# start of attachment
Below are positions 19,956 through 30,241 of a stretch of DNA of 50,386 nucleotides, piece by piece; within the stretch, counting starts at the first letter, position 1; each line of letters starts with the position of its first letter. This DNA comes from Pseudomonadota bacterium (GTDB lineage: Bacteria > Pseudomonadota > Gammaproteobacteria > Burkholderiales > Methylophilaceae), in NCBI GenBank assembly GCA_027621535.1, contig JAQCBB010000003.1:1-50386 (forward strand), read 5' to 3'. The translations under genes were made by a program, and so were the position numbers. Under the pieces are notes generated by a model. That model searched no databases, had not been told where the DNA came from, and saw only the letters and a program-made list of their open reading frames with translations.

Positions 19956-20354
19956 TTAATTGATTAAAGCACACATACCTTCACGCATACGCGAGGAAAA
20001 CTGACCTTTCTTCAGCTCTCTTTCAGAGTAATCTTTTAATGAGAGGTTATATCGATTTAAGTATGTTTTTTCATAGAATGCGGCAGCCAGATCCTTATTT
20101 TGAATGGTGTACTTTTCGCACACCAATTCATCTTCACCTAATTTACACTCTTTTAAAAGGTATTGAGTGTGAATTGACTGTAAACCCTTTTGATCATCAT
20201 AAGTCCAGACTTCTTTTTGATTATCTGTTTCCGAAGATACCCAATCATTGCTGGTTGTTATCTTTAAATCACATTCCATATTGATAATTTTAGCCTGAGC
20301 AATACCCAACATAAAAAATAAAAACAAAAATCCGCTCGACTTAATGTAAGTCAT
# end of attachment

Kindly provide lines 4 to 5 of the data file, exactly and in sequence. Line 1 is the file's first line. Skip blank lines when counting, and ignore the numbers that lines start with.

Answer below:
20001 CTGACCTTTCTTCAGCTCTCTTTCAGAGTAATCTTTTAATGAGAGGTTATATCGATTTAAGTATGTTTTTTCATAGAATGCGGCAGCCAGATCCTTATTT
20101 TGAATGGTGTACTTTTCGCACACCAATTCATCTTCACCTAATTTACACTCTTTTAAAAGGTATTGAGTGTGAATTGACTGTAAACCCTTTTGATCATCAT